Delaware became the 11th U.S. State to legalize same-sex marriage Tuesday following a lengthy debate and a close vote in its legislative body.
A half hour after the 12-9 State Senate vote, Gov. Jack Markell (D) signed the legislation into law on the main stairs in the lobby of Legislative Hall.
Sens. Bethany Hall-Long (D) and Catherine Cloutier (R), the lone GOP yes vote, provided the crucial swing votes in favor of the gay marriage legislation.
Delawareans will be able to enter into same-sex marriages July 1, and existing same-sex civil unions in Delaware can also be converted to marriages.
"I think this is the right thing for Delaware," Markell said, posing for pictures with supporters outside his legislative office. "It took an incredible team effort."
Delaware's same-sex marriage bill was introduced in the Democrat-controlled Legislature last month, passing the state House on a 23-18 vote.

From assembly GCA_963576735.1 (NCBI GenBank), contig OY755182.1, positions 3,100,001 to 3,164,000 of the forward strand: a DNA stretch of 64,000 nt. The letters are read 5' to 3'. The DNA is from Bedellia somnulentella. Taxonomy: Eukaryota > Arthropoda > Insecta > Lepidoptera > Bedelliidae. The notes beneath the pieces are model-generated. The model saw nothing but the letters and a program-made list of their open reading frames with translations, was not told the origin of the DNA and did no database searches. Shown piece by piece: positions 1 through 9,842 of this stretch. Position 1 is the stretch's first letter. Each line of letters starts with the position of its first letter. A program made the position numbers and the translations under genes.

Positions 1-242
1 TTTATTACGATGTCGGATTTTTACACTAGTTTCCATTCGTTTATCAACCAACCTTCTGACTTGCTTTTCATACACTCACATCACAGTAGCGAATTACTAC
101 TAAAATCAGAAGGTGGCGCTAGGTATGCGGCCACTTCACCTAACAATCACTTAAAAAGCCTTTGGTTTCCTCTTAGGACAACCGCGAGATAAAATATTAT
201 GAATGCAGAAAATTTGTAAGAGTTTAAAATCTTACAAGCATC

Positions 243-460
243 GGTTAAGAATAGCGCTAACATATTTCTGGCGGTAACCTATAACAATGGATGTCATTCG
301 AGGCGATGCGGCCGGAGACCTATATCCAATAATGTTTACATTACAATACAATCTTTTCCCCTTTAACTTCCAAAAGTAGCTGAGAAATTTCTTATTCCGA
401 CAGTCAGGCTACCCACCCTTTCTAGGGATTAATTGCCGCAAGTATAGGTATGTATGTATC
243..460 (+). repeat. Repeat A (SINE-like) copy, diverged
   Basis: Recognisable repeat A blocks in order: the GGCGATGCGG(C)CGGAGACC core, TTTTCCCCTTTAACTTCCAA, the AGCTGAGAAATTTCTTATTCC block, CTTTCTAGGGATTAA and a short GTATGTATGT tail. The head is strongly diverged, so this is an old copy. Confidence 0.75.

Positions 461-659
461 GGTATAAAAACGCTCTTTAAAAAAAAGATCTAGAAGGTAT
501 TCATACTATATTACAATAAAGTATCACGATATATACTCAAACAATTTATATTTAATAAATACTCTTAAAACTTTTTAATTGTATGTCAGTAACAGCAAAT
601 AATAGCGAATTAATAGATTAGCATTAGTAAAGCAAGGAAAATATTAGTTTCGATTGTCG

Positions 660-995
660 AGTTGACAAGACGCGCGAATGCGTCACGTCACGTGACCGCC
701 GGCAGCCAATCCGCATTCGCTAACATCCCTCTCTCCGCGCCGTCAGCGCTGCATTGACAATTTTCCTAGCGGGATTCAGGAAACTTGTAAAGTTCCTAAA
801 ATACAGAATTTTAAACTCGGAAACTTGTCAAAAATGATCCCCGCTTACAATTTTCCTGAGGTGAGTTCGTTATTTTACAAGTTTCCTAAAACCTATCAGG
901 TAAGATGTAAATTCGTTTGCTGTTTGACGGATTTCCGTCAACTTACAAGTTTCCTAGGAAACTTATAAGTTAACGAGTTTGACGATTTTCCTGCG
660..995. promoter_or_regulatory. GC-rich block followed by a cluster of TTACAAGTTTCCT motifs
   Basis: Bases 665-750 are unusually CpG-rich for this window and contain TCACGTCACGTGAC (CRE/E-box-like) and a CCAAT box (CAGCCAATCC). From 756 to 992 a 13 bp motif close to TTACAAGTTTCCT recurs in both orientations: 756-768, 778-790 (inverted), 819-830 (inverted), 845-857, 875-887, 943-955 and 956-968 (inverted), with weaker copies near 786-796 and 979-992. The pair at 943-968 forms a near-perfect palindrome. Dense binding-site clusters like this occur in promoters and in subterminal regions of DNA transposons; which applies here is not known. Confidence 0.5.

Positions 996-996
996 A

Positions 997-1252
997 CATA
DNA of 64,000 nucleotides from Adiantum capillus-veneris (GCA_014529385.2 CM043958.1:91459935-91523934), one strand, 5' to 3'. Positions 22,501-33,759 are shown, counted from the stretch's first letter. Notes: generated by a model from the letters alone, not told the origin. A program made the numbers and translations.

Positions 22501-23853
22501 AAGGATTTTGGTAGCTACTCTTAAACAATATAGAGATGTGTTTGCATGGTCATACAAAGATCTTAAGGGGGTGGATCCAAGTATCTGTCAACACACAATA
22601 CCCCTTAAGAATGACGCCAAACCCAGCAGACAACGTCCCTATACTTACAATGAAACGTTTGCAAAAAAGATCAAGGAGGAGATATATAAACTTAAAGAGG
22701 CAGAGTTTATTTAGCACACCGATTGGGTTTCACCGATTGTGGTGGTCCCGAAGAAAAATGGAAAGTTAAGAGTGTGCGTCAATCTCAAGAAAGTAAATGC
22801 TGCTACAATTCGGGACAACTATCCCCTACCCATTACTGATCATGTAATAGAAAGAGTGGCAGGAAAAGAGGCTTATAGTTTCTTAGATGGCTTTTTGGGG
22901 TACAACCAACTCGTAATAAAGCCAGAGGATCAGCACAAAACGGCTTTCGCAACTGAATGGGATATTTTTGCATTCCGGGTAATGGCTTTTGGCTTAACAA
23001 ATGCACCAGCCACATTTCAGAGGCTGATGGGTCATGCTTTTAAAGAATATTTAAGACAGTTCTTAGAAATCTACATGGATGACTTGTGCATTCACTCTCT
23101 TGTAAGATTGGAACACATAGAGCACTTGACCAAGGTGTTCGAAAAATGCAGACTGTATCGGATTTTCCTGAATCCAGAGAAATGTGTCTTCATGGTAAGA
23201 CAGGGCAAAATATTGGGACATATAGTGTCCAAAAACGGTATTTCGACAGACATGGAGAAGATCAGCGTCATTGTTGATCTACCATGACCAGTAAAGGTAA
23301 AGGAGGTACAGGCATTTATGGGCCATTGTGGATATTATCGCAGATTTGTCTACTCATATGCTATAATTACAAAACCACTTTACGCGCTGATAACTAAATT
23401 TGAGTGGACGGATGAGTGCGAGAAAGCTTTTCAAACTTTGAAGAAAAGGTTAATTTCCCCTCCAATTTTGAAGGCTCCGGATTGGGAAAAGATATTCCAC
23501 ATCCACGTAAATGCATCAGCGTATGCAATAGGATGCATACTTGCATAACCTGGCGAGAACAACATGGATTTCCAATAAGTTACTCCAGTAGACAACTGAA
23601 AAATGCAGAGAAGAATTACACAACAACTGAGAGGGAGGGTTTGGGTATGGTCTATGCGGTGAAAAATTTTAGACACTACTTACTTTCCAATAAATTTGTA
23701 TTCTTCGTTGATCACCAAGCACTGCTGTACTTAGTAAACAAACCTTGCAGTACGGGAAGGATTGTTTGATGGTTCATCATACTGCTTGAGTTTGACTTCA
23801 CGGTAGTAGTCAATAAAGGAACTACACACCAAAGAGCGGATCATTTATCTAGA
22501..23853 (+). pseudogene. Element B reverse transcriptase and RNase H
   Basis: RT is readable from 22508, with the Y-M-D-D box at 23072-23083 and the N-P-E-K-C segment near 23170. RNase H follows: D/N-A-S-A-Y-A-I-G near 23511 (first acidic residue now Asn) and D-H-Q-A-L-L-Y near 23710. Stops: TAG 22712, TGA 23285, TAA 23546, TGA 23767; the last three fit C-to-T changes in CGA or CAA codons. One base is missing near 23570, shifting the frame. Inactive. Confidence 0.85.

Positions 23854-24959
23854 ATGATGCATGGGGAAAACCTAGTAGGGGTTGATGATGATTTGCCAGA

While it doesn't give same-sex couples many more rights than those they already have in civil unions, supporters argued it was about respect - and more.
They noted that civil unions would not provide the same kind of federal protections or tax benefits under federal law to same-sex couples as marriage does.
Delaware joins neighboring Maryland and nearby D.C. as jurisdictions that have approved gay marriage. All six New England states allow it as well.
Last week, Rhode Island's gay marriage law passed, allowing gay and lesbian couples to wed, with independent Gov. Lincoln Chafee signing the bill.
California would become the 12th state to legalize it if the Supreme Court upholds appellate court decisions to throw out Prop 8 as unconstitutional.